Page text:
And here, the movie goes completely off the rails. The contingent that accompanies Perseus consists of unnamed doomed soldiers, hunters, and magical djinn (Arabic mythological creatures look around, confused). They have the makings of a solid ensemble cast, notably Mads Mikkelsen’s captain of the guard, but the movie makes it clear they’re all cannon fodder, and most of them never even get names. Instead, the story focuses exclusively on Perseus and his reluctance to accept the gifts Zeus offers him, because he’s out to destroy gods, not become one of them. This cop plays by his own rules, dammit!

Here’s the thing. Even if Sam Worthington was a good enough actor to carry off this conflict (and he’s not), the modern construct of man vs. destiny just doesn’t hold water in a framework where gods actively affect outcomes. (When your man-at-arms is confronting you about using the magic sword Zeus hurled at you, and he’s the one making sense, you have officially lost your hero.) Plus, for a guy who makes so much noise about using only his own resources, he triumphs an awful lot from the assistance of his entourage – throughout the endless action scenes, and even at the movie’s climax, it’s someone else, not Perseus, who comes through in the clinch.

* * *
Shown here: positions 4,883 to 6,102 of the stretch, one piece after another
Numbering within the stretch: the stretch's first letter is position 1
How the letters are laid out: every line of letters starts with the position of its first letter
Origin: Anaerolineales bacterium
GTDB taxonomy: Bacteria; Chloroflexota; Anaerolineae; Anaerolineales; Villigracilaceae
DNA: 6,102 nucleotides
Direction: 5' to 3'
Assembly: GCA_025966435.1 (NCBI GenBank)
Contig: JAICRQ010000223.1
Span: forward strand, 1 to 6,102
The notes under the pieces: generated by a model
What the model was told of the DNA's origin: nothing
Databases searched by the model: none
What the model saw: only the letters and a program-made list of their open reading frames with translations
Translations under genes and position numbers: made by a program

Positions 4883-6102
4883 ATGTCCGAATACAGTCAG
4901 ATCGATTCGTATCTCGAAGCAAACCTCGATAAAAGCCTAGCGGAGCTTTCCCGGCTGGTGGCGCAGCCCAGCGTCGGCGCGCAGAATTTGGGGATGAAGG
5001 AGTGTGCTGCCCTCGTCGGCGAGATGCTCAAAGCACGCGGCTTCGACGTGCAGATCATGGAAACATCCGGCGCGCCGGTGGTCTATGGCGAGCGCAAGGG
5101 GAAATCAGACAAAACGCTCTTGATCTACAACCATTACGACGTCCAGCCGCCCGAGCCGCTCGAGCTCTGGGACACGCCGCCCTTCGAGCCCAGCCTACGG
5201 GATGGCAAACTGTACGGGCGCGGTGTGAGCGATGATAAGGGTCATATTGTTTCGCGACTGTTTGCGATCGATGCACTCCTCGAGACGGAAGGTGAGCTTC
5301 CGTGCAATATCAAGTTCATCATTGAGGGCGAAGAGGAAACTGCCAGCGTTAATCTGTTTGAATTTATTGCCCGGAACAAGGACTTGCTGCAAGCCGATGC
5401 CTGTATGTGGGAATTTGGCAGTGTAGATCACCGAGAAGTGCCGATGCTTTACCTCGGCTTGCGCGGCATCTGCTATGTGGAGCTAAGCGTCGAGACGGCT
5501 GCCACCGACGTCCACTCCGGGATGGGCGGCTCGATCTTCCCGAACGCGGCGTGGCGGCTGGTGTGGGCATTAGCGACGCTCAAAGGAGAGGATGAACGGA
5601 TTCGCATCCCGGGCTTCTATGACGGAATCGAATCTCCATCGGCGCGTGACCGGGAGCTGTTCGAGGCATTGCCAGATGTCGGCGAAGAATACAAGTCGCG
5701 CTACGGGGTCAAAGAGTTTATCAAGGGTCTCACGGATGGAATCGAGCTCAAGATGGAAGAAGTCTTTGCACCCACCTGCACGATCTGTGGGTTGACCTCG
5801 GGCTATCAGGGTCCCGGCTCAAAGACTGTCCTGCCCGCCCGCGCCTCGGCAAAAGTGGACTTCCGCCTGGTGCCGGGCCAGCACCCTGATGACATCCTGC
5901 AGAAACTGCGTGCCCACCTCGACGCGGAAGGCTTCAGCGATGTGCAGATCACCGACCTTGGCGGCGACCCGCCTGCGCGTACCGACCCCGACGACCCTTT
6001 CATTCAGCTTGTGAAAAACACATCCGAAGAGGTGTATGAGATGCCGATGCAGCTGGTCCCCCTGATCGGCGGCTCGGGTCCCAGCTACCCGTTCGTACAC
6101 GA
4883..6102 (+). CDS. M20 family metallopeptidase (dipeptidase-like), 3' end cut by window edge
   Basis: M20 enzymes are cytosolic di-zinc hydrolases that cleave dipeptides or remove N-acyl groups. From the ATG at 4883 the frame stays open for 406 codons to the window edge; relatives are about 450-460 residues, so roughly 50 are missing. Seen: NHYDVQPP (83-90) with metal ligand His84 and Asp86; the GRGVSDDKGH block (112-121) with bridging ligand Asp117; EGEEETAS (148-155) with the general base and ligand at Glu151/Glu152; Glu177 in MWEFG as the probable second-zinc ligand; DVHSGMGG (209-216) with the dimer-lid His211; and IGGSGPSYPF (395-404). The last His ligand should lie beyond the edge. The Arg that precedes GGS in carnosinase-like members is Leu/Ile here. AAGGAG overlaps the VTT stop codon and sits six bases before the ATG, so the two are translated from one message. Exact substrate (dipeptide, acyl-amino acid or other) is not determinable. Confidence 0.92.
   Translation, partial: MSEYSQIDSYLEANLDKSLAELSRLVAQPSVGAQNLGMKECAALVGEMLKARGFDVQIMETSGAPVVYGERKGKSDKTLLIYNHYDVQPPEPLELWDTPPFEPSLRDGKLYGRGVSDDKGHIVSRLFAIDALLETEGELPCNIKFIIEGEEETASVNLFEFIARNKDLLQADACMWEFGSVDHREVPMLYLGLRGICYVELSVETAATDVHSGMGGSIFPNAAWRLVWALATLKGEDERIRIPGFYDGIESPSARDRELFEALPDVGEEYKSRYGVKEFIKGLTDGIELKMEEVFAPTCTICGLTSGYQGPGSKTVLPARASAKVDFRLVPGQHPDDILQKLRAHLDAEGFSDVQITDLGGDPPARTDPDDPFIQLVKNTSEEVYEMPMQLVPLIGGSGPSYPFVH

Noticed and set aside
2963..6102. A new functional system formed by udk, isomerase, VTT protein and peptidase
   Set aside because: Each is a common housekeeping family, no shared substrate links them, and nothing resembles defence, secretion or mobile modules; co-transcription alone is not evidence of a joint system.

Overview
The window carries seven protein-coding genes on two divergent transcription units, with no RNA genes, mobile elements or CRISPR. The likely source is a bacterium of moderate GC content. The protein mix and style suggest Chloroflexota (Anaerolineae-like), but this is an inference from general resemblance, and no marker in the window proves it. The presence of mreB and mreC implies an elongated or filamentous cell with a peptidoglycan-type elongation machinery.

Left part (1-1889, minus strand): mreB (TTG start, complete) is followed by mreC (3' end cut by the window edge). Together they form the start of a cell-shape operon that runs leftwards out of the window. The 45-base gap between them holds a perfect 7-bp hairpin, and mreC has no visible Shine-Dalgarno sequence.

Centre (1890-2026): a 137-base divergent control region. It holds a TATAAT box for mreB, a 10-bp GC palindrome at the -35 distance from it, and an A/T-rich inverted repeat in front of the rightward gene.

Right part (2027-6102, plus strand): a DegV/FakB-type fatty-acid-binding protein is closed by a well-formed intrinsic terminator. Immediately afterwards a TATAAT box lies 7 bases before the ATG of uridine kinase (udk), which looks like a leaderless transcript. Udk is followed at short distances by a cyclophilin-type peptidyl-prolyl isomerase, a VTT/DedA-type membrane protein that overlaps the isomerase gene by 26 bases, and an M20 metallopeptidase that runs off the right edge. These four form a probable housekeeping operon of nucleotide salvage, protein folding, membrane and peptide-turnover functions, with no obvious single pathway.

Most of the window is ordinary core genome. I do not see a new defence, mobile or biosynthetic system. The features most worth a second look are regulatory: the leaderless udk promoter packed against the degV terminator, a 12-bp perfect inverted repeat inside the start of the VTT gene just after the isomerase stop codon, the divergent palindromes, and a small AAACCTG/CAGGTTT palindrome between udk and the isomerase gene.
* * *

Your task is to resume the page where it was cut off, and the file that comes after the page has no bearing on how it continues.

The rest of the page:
The conflict unfolding on Olympus is just as muddled; Hades is trying to overthrow Zeus because he’s unhappy with his lot, which might fly with people who have never read a Greek myth, except that even the gods seem confused as to how exactly threatening people with the kraken child of Hades will drive the necessary energizing prayers from mortals to the god of their choice. (Liam Neeson and his glittering armor seem duly embarrassed by all this; Ralph Fiennes has moved beyond shame, and just Voldemorts his way through the frame.)

The script is such a mess that ostensible love-interest Andromeda stays behind and wanders aimlessly through the doomed city; her place on the quest is taken by the endlessly-informed Io, who provides rape-heavy backstories about whatever monster they’re about to face. (If you think this will play out weirdly at the end of the movie, you have no idea.)